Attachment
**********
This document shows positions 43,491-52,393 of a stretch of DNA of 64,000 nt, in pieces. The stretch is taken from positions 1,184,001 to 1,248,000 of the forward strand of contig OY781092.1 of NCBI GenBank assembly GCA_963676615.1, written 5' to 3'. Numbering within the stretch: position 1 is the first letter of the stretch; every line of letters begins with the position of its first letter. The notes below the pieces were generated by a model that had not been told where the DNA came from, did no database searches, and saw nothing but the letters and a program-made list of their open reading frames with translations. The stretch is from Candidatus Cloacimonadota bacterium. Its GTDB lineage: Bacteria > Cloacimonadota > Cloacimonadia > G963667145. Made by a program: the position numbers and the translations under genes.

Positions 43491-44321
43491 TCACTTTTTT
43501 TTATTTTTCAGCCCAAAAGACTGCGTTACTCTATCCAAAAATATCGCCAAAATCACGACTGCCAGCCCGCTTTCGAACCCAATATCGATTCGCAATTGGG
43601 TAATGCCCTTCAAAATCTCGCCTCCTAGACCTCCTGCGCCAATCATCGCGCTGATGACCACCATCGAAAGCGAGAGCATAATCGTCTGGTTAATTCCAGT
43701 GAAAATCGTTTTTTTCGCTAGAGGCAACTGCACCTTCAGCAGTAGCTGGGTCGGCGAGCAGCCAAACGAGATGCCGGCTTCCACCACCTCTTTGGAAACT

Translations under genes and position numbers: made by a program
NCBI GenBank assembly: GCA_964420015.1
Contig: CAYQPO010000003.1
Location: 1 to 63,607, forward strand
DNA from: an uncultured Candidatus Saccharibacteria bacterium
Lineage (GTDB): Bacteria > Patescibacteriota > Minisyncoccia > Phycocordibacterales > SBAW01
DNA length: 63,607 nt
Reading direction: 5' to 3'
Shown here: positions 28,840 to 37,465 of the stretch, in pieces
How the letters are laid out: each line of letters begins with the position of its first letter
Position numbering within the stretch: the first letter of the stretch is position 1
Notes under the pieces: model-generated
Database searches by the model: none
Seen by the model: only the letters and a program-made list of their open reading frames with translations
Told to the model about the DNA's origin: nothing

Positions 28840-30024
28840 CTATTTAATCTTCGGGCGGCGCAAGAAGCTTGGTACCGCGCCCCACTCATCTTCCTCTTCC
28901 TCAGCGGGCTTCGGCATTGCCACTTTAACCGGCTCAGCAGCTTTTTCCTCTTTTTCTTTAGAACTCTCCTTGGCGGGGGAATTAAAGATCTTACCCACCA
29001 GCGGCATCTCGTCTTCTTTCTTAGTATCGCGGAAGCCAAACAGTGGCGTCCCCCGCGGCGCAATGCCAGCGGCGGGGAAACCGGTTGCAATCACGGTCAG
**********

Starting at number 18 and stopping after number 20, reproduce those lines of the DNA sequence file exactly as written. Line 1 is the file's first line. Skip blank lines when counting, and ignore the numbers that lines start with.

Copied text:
Notes under the pieces: model-generated
Database searches by the model: none
Seen by the model: only the letters and a program-made list of their open reading frames with translations